Catherine Forkpa, a former caregiver at Bondurant’s Courtyard Estates at Hawthrone Crossing, is charged with second-degree in the death of a resident at the assisted living center. (Photo illustration by Iowa Capital Dispatch. Photos by Polk County Jail and Clark Kauffman/Iowa Capital Dispatch)
Advocates for Iowa seniors and caregivers are questioning a prosecutor’s decision to charge an assisted-living worker with murder in the death of an elderly resident.
Catherine Forkpa, 31, is charged with second-degree murder in the death of 77-year-old Lynne Stewart at the Courtyard Estates at Hawthorne Crossing, an assisted living center in Bondurant. The charge carries a penalty of up to 50 years in prison.
Stewart was one of two Iowa women who froze to death outside assisted living centers last winter. The other death, which took place in Spirit Lake, has not resulted in criminal charges.
“My heart goes out to the families of these women who died in such tragic ways,” said Di Findley, executive director of the Iowa CareGivers Association. “It raises numerous questions — like, is assisted living the proper level of care for people with dementia? Why would this case result in a murder charge when other cases have not? Is the direct care worker solely responsible?”
John Hale, a consultant and advocate for older Iowans, said that too often malfunctioning safety devices and alarm systems, inadequate notification systems and a lack of training are contributing factors in deaths and injuries in care facilities.
“When those additional factors exist, the responsibility for tragedies goes beyond the direct care staff on duty – it also goes to supervisory staff, facility management, facility owners and corporate directors,” he said.
State records indicate Stewart walked out of Courtyard Estates at about 9:40 p.m. on Jan. 21, triggering an alarm. By that time, a separate alarm attached to the door of Stewart’s room had already been tripped. The two alarms triggered a series of alerts that appeared on a desktop computer at the facility and on portable iPads carried by each of the workers.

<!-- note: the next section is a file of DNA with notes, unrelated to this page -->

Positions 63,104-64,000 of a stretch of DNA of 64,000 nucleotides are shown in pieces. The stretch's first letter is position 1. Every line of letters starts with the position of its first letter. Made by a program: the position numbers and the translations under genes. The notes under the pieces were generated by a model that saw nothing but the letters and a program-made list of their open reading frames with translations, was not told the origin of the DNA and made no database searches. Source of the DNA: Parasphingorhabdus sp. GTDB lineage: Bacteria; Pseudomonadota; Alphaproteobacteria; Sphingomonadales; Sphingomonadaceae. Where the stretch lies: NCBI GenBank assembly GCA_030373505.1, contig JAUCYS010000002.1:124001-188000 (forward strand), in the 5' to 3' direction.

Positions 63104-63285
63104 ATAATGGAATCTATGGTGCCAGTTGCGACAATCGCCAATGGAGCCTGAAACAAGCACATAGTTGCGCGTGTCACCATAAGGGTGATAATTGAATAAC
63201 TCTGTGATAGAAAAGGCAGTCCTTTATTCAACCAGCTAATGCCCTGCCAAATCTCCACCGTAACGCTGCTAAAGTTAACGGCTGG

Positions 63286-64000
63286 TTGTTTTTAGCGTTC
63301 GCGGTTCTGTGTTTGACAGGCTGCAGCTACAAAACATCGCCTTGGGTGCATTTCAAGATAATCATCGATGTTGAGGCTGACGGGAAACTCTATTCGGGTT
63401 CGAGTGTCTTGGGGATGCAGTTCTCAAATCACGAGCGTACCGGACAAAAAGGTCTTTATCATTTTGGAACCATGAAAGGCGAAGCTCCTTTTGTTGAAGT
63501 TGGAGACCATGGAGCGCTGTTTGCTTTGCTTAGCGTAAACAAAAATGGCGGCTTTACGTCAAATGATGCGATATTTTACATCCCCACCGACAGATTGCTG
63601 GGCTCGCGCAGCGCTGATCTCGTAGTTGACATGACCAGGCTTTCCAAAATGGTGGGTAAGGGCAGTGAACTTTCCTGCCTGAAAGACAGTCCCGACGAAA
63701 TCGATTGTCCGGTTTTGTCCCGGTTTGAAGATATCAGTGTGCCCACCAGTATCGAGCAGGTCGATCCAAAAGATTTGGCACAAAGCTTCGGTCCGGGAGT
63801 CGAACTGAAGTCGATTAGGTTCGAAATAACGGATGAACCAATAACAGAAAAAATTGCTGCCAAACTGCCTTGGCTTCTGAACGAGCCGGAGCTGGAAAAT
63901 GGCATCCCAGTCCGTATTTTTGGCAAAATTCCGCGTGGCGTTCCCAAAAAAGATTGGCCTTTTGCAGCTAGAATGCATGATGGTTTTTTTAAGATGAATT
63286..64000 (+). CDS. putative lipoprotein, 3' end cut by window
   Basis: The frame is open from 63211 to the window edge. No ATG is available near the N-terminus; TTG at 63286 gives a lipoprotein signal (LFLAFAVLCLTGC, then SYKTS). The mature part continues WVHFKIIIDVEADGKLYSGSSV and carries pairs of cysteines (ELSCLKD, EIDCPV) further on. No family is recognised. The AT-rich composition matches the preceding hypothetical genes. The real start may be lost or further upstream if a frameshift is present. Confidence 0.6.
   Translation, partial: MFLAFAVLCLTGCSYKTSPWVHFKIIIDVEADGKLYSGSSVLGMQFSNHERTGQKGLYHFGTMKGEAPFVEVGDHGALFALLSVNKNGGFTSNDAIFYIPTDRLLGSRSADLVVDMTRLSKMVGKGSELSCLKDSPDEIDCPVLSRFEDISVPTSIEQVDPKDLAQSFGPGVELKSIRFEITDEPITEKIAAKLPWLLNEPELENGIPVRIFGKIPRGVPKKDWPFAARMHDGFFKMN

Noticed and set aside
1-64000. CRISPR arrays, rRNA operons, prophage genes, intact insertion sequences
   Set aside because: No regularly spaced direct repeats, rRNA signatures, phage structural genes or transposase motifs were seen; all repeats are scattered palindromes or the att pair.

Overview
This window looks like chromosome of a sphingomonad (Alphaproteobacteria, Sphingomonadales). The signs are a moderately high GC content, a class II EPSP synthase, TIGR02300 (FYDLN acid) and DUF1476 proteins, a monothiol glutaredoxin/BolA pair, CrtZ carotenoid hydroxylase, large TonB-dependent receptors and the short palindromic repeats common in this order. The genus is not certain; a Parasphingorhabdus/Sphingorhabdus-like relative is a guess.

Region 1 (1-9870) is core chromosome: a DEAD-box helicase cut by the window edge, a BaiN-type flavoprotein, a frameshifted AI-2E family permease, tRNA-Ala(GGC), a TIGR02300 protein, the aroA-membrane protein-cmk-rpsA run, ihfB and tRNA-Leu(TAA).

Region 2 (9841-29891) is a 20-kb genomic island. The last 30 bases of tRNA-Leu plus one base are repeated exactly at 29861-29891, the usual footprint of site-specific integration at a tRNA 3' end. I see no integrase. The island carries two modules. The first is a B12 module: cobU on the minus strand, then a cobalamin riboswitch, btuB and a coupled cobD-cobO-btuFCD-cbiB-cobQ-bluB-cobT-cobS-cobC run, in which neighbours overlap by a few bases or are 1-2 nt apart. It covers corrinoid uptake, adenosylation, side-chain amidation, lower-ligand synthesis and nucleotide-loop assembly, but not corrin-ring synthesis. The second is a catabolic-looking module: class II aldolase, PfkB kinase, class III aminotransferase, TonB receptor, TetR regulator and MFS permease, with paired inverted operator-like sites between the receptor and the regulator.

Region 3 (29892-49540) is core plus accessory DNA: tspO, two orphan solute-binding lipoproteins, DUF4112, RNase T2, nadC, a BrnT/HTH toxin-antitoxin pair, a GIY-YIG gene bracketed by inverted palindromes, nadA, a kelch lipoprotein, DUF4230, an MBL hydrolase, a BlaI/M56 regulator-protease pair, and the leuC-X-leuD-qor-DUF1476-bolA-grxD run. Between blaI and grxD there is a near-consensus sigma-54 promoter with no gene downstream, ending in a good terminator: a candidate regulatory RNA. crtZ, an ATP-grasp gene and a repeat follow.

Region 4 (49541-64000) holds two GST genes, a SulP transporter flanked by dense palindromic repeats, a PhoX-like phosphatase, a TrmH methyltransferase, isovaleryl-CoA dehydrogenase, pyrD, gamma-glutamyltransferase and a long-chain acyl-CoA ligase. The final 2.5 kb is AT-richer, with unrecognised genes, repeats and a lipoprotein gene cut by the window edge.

According to police, surveillance video at the facility shows Forkpa walking around the facility for hours without checking on Stewart or resetting the alarm system.
At 6:10 a.m. the next day, a worker who had been assigned to another area of the building saw the door-alarm alerts, alerted Forkpa, and the two located Stewart outside, on the ground, with her parts of her body covered in ice. Stewart was pronounced dead at a nearby hospital.
Forkpa, who had worked at Courtyard Estates for seven months, was fired and four other employees were given written warnings for their failure to respond to door alarms, according to state records.
State records indicate several factors outside of Forkpa’s control may have contributed to Stewart’s death:
— Alarm defects: The alarm on Stewart’s door was known to malfunction and had not been repaired. As a result, it had been sending out false alerts to the staff, causing them to ignore the alarm, for at least a month. “All staff knew the door alarm failed to work properly and the issue was discussed at team meetings,” state inspectors later reported.
— iPad shortage: The facility may have had an insufficient supply of the iPads that workers carried to receive alerts from door alarms. The devices would usually function for a full shift, but by the time the next shift came on duty, the batteries would be depleted and so the devices had to be connected to a charging station. “Four iPads were available when fully charged, and only two chargers worked currently,” inspectors reported. “The director was aware and new iPads were ordered a while ago.”